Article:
We also went to the Macy's in Sacramento and stumbled across some pretty good sales.  I walked out with some Ralph Lauren clothes that normally would have cost $160 for $22.  Thanks, Great Recession!

The guy sitting next to me this morning has a MacBook Pro, and it's all I can do not to steal it while he's in the bathroom.  I've been wanting to make the leap to Mac for a few months now, but I simply can't justify the expense, so matter how how cool and sexy and useful and fun they are.  I could afford it (hush, I'm not being snotty about it), but I just can't talk myself into spending the money. I'm starting to suspect I'll never be able to shake that poor kid inside me.  Will I ever stop feeling guilty for enjoying the fruits of my labor?  I swear, I can't tell you how many times I've gone shopping and I've  found something I love for a decent price that I put it back and tell myself it's not a good use of my money.  I mean, I know we all do that, but it's practically a highlighted feature of my personality.  

There is literally only one customer in the building who is younger that me this morning.  It's like the waiting room of a doctor's office office in here.  At least with my blocked ear, I can't hear all the conversations that I'm certain are revolving around ailments and the obituary page.  Unfortunately this also means I can't eavesdrop on anything interesting.  I've got this expression I call my "wallpaper face"  that allows me to blend in with the background and observe a room without being noticed.  It's an effective camouflage that often comes in handy.

In addition to the free samples of the salted caramel macchiatos this morning, they also just handed out free bags of the new Stabucks Blonde Veranda blend.  Score!

I'm using the iPad this morning, so if any of my syntax, spelling or word choices seems peculiar, it's because I'm not going to bother proof reading this entry.  Lazy Matt expresses his sincere apologies.

The guy sitting next to me (on the side with my good ear) with the beautiful MacBook Pro has an accent I've been trying to place ever since he picked up the phone a half hour ago. I've pinpointed Texas, and I'm fairly sure I'm right. He just said, "He looked her in the AHAYE" and that's a Texan twang fer sure.

I think it's time to post this and hit the bricks.  I haven't yet figured out what I want to do today, but there might be a movie in my future.  I hope the people who shape your day take it easy on you.  Have a bowl of ice cream, you deserve it.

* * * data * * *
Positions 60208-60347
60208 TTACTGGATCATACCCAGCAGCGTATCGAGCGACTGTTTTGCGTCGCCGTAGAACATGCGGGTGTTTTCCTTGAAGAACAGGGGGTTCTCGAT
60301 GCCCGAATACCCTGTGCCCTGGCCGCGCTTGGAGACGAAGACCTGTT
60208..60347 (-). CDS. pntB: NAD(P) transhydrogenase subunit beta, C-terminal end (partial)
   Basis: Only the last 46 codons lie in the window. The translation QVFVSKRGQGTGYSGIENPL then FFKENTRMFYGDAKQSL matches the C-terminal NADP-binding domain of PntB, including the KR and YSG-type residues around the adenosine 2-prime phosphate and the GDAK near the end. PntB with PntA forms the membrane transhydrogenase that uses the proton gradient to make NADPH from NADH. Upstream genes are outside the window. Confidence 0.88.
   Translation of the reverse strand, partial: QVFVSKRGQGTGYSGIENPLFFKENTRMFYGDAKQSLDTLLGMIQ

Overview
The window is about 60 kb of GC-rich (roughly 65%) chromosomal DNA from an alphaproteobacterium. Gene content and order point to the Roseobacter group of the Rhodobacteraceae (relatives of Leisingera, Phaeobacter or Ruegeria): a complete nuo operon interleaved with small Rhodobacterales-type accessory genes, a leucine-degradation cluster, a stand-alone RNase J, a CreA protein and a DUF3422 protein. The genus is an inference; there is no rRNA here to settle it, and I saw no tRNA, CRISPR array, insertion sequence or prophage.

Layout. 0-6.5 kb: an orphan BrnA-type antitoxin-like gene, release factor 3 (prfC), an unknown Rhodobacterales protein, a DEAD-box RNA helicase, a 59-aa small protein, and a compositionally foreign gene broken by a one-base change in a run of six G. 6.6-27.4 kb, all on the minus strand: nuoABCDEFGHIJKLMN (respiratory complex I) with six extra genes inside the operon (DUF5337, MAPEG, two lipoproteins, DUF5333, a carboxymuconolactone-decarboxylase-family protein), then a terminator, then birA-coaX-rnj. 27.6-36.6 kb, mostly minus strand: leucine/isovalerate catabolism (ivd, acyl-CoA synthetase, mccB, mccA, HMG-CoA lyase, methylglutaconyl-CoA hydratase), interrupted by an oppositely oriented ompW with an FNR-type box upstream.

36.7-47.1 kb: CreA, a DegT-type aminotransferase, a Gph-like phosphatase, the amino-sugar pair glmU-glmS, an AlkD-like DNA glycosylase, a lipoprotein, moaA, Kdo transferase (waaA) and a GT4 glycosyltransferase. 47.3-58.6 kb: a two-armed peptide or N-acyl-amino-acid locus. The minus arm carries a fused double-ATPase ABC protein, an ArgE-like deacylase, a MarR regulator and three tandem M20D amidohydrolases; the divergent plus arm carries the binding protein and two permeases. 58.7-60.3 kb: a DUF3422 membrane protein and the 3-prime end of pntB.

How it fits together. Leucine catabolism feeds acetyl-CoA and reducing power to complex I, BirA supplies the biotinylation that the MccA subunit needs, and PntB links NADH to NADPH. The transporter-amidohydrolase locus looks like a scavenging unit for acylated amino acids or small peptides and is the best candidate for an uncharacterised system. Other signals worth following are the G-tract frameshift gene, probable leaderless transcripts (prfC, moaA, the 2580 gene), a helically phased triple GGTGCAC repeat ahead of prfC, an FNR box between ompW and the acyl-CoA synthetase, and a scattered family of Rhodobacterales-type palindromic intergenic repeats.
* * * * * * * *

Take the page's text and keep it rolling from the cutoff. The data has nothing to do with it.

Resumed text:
• Current Mood
    awake
Trevi

Video Post

I'm home from work today feeling sickly, and in my boredom and desire to escape what will surely be a long day of denting my couch, I came across this video meme.  I think the purpose is to demonstrate how you pronounce certain words, and what words you use to describe things.  I've seen this one before, but found it again recently and thought I'd post my take on it.  I think I came out a little stiff, but I'm blaming that on the fact that I had to keep two screens open so I could read the words while I was recording.    

I hope you post your own version(s).
(Upon review, I realized my mic is really awful.  It sounds like I'm speaking into a tin can, which would probably be an improvement.  I typed in my short answer to each question in case you can't hear it on the video.)




Say these words:
Aunt, Route, Wash, Oil, Theater, Iron, Salmon, Caramel, Fire, Water, Sure, Data, 
Ruin, Crayon, Toilet, New Orleans, Pecan, Both, Again, Probably, Spitting image, 
Alabama, Lawyer, Coupon, Mayonnaise, Syrup, Pajamas, Caught

Now answer these questions:
What is it called when you throw toilet paper on a house?
TPing
What is the bug that when you touch it, it curls into a ball?
A pill bug
What is the bubbly carbonated drink called?
Coke
What do you call gym shoes?
Sneakers
What do you say to address a group of people?
Hey
What do you call the kind of spider that has an oval-shaped body and extremely long legs?
Daddy longlegs
What do you call your grandparents?
Gram, Grumpa
What do you call the wheeled contraption in which you carry groceries at the supermarket?
Grocery cart
What do you call it when rain falls while the sun is shining?
???
What is the thing you change the TV channel with?
A flippie

  • Current Mood
    blah blah
Trevi

2011 The Year in Review

I'm not sure what grade to give 2011.  I mean, it certainly had to be better than the suck-filled 2010, so I had high hopes that it couldn't be much worse.  Thankfully it wasn't.  Overall I'd give it a B-.  After all, I did go to Venice in the Spring, and I met David Sedaris (not at the same time).

Every year between Christmas and New Year's I pull together a favorite photo from each month and put them together on my blog.  I've done that here, but I haven't organized them in any way and they aren't shown in any chronological order.  2011 was a year in which I tried to quit being so fussy about certain things, including self-imposed rules and regulations.  So, tucked behind the cut and loaded with photos, is 2011...


Collapse )
  • Current Mood
    thoughtful thoughtful